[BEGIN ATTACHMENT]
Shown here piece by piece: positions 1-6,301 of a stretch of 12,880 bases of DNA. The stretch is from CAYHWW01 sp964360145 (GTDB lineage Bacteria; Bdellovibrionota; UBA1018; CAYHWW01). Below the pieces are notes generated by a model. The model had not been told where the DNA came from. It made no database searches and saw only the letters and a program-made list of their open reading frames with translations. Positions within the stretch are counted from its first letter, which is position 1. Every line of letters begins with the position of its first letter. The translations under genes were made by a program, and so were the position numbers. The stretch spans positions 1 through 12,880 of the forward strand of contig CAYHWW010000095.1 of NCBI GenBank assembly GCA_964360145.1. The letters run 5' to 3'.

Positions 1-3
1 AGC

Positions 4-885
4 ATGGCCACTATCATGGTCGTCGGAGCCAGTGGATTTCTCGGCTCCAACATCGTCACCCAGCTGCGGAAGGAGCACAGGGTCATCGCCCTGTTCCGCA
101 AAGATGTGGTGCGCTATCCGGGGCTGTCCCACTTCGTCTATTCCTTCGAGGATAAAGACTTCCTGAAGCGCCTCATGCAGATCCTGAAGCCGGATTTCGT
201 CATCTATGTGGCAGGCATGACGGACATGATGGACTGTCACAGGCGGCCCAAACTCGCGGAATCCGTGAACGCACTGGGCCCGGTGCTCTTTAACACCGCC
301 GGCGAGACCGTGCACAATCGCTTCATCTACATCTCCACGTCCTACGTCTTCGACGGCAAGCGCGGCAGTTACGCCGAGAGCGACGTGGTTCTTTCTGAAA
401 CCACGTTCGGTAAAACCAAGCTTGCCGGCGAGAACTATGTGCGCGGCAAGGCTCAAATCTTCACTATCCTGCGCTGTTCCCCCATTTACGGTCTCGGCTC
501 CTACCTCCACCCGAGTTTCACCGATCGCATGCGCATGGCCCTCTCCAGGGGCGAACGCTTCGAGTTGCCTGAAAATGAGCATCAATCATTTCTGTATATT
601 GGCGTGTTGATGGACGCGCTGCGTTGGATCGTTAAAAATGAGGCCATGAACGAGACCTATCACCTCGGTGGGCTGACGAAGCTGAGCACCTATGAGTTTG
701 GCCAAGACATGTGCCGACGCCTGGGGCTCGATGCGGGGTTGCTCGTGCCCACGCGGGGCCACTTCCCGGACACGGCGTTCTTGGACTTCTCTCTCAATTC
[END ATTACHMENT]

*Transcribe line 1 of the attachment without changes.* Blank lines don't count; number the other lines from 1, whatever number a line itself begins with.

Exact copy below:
Shown here piece by piece: positions 1-6,301 of a stretch of 12,880 bases of DNA. The stretch is from CAYHWW01 sp964360145 (GTDB lineage Bacteria; Bdellovibrionota; UBA1018; CAYHWW01). Below the pieces are notes generated by a model. The model had not been told where the DNA came from. It made no database searches and saw only the letters and a program-made list of their open reading frames with translations. Positions within the stretch are counted from its first letter, which is position 1. Every line of letters begins with the position of its first letter. The translations under genes were made by a program, and so were the position numbers. The stretch spans positions 1 through 12,880 of the forward strand of contig CAYHWW010000095.1 of NCBI GenBank assembly GCA_964360145.1. The letters run 5' to 3'.